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U.S. Supreme Court Says Police Have No Duty To Enforce Court Orders To Protect Any Individual

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Posted By DAM Firm | July 11 2017 | English

Article 17-18
¡No Se Deje!
Jessica Gonzales sued the city of Castle Rock, Colorado because the Police refused to take action to enforce a court restraining order against her violent husband.  The court protective order required Simon Gonzales to stay away from her home and her children and also stated, “Police shall use all reasonable means to protect her and her children.”  Simon Gonzales abducted their three daughters, Rebecca, Kathryn, and Leslie from their home and, several hours later, shot and killed them.

When Jessica Gonzales realized that her three daughters were missing, she immediately called the Castle Rock Police Department.  She showed the Court Restraining Order to the officers and requested help.  Colorado law requires the police to arrest anyone who violate a restraining order.  Mrs. Gonzales stated that the police officers did not seem very concerned.  They told her to call back in a few hours if the girls had not been returned home.

Simon Gonzales finally called Jessica to tell her that he was with the girls at a well-known amusement park.   Jessica called the police and asked them to please go get the girls and bring them home.  She was told that they could not because the park was not in their jurisdiction.  They refused her request to call the police in that jurisdiction.  After her third call, the police asked her to call again at midnight if the girls still were not home.  She drove to the police station after her fourth call and again told the officers about the restraining order and again asked for help before going home.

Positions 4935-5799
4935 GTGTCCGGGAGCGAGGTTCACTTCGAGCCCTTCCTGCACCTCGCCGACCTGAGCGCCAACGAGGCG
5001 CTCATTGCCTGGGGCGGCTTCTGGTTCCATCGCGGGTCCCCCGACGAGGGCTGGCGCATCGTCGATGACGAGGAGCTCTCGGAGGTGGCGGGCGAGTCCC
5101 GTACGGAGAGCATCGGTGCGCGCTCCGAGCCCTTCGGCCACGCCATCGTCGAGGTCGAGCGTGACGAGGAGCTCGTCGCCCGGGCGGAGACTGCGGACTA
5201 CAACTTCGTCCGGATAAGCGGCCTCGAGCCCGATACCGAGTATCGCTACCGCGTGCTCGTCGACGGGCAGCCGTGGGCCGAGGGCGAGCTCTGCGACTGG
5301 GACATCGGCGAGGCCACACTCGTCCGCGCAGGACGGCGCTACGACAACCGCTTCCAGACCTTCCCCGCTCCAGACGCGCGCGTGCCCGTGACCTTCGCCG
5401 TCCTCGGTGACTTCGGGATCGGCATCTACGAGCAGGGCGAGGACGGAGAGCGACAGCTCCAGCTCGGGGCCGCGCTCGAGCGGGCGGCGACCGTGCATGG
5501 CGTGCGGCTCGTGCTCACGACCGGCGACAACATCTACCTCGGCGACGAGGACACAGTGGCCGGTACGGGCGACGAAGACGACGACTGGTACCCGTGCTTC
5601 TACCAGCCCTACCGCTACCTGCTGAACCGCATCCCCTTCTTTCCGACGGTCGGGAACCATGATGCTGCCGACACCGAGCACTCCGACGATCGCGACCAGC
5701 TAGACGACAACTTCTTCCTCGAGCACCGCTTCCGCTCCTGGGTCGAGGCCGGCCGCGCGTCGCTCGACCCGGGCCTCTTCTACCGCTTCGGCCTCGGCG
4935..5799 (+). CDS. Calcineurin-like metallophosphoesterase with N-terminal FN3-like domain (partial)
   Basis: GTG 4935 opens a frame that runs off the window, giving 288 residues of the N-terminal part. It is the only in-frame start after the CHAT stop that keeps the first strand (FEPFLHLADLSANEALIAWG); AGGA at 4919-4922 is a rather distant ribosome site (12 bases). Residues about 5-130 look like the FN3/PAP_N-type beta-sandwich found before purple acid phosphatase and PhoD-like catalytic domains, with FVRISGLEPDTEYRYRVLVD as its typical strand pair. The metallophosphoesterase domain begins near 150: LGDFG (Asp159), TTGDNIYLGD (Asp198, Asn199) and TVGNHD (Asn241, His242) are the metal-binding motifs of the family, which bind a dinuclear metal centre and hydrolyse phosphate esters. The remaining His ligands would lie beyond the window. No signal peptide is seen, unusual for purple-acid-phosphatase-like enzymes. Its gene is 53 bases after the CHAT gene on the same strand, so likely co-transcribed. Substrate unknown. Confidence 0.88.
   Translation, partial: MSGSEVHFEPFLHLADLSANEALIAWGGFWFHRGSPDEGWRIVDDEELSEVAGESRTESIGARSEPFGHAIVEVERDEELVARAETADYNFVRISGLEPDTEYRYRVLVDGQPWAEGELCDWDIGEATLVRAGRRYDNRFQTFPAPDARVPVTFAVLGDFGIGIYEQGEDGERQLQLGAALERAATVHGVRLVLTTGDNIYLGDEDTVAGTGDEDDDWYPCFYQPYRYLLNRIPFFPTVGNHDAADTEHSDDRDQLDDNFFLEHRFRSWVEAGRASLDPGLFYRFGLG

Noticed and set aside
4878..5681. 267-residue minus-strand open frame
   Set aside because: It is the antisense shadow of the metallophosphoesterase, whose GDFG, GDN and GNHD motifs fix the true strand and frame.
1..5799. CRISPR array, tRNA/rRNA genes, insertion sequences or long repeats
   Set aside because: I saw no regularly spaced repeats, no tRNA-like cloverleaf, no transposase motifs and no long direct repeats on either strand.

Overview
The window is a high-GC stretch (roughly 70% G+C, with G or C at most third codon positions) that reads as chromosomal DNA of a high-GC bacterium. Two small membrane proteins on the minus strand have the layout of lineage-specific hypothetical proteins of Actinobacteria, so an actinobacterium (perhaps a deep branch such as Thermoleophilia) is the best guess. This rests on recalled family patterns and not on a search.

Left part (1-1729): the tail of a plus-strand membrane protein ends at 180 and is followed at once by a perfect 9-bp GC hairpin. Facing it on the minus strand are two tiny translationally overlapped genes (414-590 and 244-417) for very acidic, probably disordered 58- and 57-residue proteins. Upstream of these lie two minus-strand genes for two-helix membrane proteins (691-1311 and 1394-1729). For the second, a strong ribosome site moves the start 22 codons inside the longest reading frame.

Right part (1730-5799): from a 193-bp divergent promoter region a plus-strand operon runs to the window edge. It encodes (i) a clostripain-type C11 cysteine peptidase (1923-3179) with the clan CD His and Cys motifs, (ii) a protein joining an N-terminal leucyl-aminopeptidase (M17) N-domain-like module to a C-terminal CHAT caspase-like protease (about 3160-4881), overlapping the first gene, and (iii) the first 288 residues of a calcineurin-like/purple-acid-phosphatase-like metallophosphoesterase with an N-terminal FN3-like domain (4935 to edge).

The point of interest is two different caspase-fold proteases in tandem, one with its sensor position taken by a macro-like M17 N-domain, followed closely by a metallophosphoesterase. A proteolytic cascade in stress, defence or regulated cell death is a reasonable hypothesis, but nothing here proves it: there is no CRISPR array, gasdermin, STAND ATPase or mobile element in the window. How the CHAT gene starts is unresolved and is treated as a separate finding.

At 3:20 in the morning, Simon drove his car to the Castle Rock Police Station and began shooting at the building with a semi-automatic pistol that he had just purchased.  Police officers shot and killed him and found the dead bodies of the three girls in his truck.

The Police Chief said that Simon Gonzales had recently been cited for road rage and for trespassing in a private section of the Police Department.  Colorado is one of 30 states that have laws that require the police to arrest people who violate court protective orders.

The U.S. Supreme Court ruled 7 to 2 that Mrs. Gonzales had no “Entitlement” to police enforcement of the restraining order.  They said “neither the U.S. Constitution nor any Federal law give her or her children the right to individual police protection.  They also said that the states have no duty to protect the rights of an individual from violation by third parties.

The reaction to this surprising decision of the Supreme Court has been hostile and intense.  Women’s groups and domestic violence advocates have expressed their disbelief and disappointment with the decision.  They correctly state that women who have court protective orders against violent husbands may not be safe.  Others have said that since police officers are paid from our tax dollars, they should be required to provide individual protection to all taxpayers.  Some say that it is also unfair to refuse to provide individual police protection after making it illegal for people to own and use guns to protect themselves.

Women’s Rights activists have said that the fight against domestic violence is meaningless if police have no duty to act.   Jessica Gonzales reasonably assumed that she would be protected by the court order.  Court orders mean nothing if police officers can legally decide not to enforce them.  This ruling by the Supreme Court should make us all very nervous because the police, it seems, do not have to enforce court orders if they choose not to. ¡NO SE DEJE! ®


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